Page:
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Selling Items at a Public Speech

By: Angelique Caffrey - Updated: 30 Mar 2012 | comments*Discuss
After Your Speech audience audience

When you are asked to give a public speech, you may want to take the time during your speaking engagement to cross-market your (or someone else’s) products or services to audience members. And this is perfectly reasonable and even expected in some circumstances.

Still, though selling after a presentation is a very common practice, it also carries with it some precautions. Check out our five ideas below to ensure that you handle it the right way.

Are you Allowed to Sell your Products

At some public speaking venues, the onsite sale of items may be illegal or simply prohibited by the hosting organisation. Consequently, it’s critical to ask the site contact person beforehand if you will be in violation of any rules or laws by selling your wares.

Don’t be disheartened if you learn you are not welcome to do so; after all, you may still be able to offer coupons which audience members can use later either online at your (or another person’s) website or by contacting you directly.

How To Handle an Exchange of Money

Selling your self-published book or an audio tape is a great idea – but not if you haven’t given some forethought to how the transfer of money will take place.

Decide in advance whether you’ll accept only cash or if you want to accept checks and/or credit cards, too. (In the case of the latter, you’ll generally be expected to pay fees to the credit card issuing companies.)

Appropriate Merchandise to Sell

You’re giving a talk about the traditions of storytelling in the ancient world, so you’re planning on selling some books on the topic area which have been written by you and your colleagues. However, your sister-in-law (who makes homemade accessories) wants you to peddle her knitted scarves and crocheted purses at the event.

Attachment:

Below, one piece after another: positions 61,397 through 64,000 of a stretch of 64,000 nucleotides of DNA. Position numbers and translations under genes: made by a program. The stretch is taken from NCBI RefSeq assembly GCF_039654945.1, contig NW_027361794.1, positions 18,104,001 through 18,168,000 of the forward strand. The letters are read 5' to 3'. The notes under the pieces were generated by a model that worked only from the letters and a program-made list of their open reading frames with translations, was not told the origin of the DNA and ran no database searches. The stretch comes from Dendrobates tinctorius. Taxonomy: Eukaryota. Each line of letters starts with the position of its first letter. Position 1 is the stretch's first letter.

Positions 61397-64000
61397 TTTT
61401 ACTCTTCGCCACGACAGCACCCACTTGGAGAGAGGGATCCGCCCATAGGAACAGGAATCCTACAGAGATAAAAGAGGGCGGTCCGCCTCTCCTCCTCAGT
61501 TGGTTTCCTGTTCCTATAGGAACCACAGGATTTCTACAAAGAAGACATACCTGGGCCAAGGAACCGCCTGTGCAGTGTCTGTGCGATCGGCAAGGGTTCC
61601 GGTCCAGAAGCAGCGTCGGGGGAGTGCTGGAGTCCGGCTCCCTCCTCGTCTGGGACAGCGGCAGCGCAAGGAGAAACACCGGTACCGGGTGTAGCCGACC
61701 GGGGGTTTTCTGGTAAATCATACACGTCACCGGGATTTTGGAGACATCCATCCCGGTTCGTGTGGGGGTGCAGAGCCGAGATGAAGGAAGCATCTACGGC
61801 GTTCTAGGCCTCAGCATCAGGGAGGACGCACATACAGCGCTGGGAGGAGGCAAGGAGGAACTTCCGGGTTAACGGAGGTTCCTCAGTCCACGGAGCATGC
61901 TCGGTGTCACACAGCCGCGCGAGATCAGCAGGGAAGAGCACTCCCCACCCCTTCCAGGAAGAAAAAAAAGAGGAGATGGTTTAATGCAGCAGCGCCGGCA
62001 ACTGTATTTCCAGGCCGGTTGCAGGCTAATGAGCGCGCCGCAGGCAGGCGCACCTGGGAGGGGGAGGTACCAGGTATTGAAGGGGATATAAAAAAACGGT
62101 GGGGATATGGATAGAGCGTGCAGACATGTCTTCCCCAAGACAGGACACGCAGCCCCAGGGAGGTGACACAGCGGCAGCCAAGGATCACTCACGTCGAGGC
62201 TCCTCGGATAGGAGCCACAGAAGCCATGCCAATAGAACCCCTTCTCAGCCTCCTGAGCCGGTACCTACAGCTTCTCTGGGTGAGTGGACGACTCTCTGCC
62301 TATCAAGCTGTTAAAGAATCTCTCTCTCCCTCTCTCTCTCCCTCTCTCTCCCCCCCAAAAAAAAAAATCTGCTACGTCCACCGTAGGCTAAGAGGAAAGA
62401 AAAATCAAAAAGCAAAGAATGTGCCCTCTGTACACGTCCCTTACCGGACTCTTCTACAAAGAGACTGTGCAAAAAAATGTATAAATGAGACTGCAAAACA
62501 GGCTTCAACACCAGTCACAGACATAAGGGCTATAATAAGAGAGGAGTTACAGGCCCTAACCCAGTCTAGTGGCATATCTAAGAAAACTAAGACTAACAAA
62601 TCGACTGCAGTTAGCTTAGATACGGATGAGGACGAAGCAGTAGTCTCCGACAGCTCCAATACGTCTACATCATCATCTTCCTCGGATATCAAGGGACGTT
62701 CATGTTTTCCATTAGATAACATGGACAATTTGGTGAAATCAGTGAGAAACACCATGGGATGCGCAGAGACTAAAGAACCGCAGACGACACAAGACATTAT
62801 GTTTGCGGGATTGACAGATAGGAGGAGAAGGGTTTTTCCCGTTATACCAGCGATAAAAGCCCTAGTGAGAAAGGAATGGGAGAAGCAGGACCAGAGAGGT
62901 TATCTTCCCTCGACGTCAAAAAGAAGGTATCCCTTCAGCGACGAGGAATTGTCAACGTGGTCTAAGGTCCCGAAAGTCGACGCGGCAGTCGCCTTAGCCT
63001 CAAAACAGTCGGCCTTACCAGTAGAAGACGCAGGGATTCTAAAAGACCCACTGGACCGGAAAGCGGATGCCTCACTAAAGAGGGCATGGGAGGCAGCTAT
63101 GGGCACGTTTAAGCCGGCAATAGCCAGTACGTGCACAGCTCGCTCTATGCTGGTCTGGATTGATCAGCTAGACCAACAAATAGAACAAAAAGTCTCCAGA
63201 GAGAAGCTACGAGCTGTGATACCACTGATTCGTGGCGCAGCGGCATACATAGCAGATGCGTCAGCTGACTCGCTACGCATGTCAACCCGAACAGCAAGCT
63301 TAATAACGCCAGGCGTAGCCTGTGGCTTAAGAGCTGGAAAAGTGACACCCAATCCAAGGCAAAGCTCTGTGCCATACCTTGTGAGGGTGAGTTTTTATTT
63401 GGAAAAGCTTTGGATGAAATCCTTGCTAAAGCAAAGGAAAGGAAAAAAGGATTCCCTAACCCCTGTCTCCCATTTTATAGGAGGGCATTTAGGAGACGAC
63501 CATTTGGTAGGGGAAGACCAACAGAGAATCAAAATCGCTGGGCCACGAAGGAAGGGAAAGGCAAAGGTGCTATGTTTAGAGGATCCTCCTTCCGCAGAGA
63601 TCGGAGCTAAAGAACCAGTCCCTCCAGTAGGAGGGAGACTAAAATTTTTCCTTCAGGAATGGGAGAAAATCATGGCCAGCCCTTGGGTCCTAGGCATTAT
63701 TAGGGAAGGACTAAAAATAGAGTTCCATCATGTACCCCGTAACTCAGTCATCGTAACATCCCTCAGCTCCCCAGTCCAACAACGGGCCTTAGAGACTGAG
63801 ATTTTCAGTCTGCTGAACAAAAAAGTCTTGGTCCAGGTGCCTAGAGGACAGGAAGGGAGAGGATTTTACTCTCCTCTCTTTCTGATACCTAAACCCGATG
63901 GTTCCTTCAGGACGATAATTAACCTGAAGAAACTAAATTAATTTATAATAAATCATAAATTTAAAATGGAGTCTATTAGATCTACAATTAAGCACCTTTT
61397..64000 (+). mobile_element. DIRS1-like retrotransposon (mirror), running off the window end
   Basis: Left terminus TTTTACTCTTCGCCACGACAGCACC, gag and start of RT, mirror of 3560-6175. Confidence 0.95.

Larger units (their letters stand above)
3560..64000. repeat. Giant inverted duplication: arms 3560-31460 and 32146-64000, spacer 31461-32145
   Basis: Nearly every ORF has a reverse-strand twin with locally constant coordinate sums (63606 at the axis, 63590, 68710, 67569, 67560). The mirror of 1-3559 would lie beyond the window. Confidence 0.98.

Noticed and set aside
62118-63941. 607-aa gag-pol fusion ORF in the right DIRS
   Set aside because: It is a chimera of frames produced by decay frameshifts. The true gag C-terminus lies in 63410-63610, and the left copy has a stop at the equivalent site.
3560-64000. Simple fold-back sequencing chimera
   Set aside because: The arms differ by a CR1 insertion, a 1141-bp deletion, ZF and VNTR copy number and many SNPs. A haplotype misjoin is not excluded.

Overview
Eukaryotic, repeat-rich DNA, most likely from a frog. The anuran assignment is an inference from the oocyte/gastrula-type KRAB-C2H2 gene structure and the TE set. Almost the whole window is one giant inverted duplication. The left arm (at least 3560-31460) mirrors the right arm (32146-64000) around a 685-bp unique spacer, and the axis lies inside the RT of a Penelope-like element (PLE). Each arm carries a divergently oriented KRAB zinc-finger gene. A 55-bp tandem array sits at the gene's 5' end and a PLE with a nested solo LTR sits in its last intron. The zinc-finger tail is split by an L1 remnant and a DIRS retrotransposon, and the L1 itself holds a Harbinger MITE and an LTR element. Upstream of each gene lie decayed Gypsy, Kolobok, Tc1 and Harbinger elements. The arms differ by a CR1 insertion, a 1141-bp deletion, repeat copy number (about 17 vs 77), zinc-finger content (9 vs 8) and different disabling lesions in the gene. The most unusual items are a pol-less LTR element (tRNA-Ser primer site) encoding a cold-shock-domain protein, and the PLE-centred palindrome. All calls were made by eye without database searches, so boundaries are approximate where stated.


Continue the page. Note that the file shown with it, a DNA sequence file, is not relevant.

As unlikely as this scenario sounds at first glance, it does happen. When entrepreneurial peers and relatives find out you’re gathering a group of people in one spot, they may try to use your good fortune to make some of their own. But it’s up to you to ensure that you aren’t selling anything that isn’t relevant to the topic area(s).

Decide When You’ll Sell Your Products

If you’re going to man a sales booth or table solo, you need to decide what your timeframe will be. Obviously, you cannot sell and speak at the same time; this means that your options will be to sell before your presentation, during breaks, and/or after your talk has ended.

Remember that you’re only one person and that after your speech, listeners might want to talk with you rather than buy your merchandise; thus, you may be better off asking a friend to come and sell for you so you can “schmooze” with the crowd post-discussion.

Purchase a Sales Display

You’ll want your sales table to look as professional as possible, so it’s wise to invest in items to create an amazing (and tantalising) visual display.

Depending upon the merchandise you’re offering, you may want a tablecloth, signs, raffle jar (to help with giveaway offers as well as to collect names of attendees), frames, triptych style display board(s), and/or similar accessories. Use your creativity and imagine what would entice you to spend money!

* * *

One final note: Don’t be disappointed if you offer your products and no one buys anything. This is often the case, and sometimes it’s simply the proverbial “luck of the draw” as to whether or not you go home with more money in your pocket. Stay positive if that happens… and try again!

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